We needed all our superpowers for the Calgary Comic & Entertainment Expo this past weekend, so we decided to create our version of Arc Reactor for the team to wear at the show in order to augment the intelligence and add superhuman-level multitasking and learning capabilities (imagination is key at the Comic Expo).
Not happy with just a blinky light, we added connectivity to our setup, which consists of:
The pendant case is consists of a 3D printed housing made in-house on our Kossel (we'll be selling units shortly), with a laser engraved semi translucent acrylic diffuser on top.
A static Arc Reactor just isn't very visually appealing, so we spiced it up with a flicker, with a "power pulse" on color-mode change.
The box features only 2 input, the main power switch, and the big red button. The button pulls the Synapse module Pin 3 high, which then causes it to transmit a single ASCII character (1 through 8 ) to all the receivers.
Synapse modules have an embedded python interpreter, which is called "SNAPpy". We use this to create "Remote Procedure Calls" ("RPC") that are routines we can call either local or wirelessly from up the network. The script in the transmitter has a global variable which increments each time the button is pressed, and is multicast out to all the Arc Reactor receivers. The auto-mesh-networking of the Synapse modules means that these calls will be aut0-relayed down the chain to all nodes in the network, even if the Activation box is out of range from the furthest Arc Reactor. With an outdoor range of nearly a kilometer, we didn't any signaling problems inside the event hall.
1 x Adafruit Neopixel Ring 24
1 x Synapse RF200P81
1 x Solarbotics Synapse Breakout Board Kit
1 x Arduino Pro Mini
1 x Flora RGB Neo Pixel v2
1 x Polymer Lithium Ion Battery
1 x Vibrating Disk Motor
1 x NPN Transistor
1 x JST-PH-2.0 2 Pin Connector Plug w/Wire
1 x 330 Ohm Resistor
The Synapse radio in each Arc Reactor takes the received value and turns it into binary number output on 3 pins. (1 = 001, 8=111). Time was tight, and we went with a robust, simple method to send this information to the Arduino controlling the LEDs.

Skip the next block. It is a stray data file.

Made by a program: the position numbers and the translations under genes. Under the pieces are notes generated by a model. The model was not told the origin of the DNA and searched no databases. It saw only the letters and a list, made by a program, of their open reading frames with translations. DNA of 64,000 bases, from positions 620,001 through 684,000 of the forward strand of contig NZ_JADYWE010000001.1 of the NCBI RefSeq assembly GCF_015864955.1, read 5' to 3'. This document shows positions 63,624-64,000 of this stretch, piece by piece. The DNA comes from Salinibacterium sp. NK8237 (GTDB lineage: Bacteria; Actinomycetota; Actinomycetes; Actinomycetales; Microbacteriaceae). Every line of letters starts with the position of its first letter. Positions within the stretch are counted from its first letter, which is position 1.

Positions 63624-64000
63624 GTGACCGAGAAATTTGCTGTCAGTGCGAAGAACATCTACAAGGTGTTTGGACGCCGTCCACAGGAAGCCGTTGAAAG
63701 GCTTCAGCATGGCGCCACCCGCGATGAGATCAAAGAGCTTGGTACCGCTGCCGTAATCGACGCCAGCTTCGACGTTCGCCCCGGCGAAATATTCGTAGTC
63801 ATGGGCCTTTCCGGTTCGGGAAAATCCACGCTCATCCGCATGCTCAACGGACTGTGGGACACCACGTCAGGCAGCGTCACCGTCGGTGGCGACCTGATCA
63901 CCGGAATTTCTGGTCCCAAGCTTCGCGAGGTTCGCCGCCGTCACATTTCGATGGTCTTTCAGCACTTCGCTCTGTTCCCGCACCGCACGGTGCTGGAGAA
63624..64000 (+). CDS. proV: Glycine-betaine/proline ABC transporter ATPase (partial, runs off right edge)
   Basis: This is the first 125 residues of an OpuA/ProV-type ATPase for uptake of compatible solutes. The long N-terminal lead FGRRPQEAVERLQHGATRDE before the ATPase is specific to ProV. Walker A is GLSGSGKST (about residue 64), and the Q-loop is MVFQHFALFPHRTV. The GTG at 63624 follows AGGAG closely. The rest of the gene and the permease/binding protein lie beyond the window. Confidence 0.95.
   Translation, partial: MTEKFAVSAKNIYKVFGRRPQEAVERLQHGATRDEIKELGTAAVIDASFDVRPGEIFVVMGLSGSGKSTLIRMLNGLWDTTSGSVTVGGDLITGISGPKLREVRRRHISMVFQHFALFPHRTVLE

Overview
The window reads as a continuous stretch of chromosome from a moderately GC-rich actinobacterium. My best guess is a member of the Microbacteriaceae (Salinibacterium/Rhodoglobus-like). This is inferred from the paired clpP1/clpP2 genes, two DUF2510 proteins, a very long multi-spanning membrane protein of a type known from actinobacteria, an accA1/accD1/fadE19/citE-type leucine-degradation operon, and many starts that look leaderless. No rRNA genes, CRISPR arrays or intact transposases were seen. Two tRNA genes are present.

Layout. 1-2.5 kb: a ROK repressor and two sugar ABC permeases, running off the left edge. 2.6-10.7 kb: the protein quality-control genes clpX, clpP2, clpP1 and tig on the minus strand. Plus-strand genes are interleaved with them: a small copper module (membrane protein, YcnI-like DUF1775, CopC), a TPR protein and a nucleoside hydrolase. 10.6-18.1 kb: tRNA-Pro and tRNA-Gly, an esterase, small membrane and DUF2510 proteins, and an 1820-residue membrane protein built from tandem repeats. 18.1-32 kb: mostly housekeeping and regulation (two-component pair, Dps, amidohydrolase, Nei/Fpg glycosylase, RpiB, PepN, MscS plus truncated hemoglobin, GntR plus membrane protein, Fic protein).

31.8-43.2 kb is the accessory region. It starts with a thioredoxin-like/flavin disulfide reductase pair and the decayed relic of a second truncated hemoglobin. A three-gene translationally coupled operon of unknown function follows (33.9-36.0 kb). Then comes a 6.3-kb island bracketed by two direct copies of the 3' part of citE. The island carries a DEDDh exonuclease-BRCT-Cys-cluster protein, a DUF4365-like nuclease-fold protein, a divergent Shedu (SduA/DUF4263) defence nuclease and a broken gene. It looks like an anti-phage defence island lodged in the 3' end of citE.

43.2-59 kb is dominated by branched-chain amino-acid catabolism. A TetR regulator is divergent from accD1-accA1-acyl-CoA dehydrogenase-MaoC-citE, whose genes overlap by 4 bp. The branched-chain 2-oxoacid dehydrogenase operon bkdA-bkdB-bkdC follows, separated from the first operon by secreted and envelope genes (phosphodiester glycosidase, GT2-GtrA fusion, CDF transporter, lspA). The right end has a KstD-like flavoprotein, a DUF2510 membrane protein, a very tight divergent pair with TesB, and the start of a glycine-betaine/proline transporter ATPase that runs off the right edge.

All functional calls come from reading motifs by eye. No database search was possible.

The Arduino Pro Mini monitors these pins, and changes the color palette as required. We selected the 24 element Adafruit Neopixel ring to provide illumination connected to the Pro Mini Pin 2. The awesome FastLED.io Library was used to communicate the data to the pixels.
Initial experiments proved power consumption to be a problem. Rather than powering all LEDs to some level of power, we rewrote the code to turn on only 4 adjacent segments at a time, with the first element at 100% power, the second at 50%, the third at 25%, and the fourth at 12%. This created a really nice flicker effect when rapidly cycled through the ring.
At one point during the first day of the event, we discussed how funny it would be if we could feel when the reactor is activated, so we could all "JUMP" in unison when somebody hit the switch. A quick on-the-site hack later with a transistor and vibrating disk motor, with a quick code-update (on the fly through the wireless mesh!), we were all buzzing. Unfortunately, when kids and evil co-workers discovered how nasty it felt to have simulated mild heart palpitations available on-demand, we had to snip the wires on most of the reactors. Haptic feedback, especially mid-chest, can be disturbing.
The technique we outlined here was used in a very similar way on the movie "Tron: Legacy" where similar hardware was used to control the costumes. We found it a very quick and robust way to add group-control to our project.
The Arc Reactor itself was well received by the Cosplay community in attendance. Although not for sale at the time, we've been strongly encouraged to make the visual aspect of the Arc Reactor available as a kit. Stay tuned...
Arc Reactor Button.py - Synapse code for the Button
Arc Reactor Pendant Synapse code.py - Synapse code for the Pendant
Arc_Reactor_Pendant.ino - Arduino code for the Pendant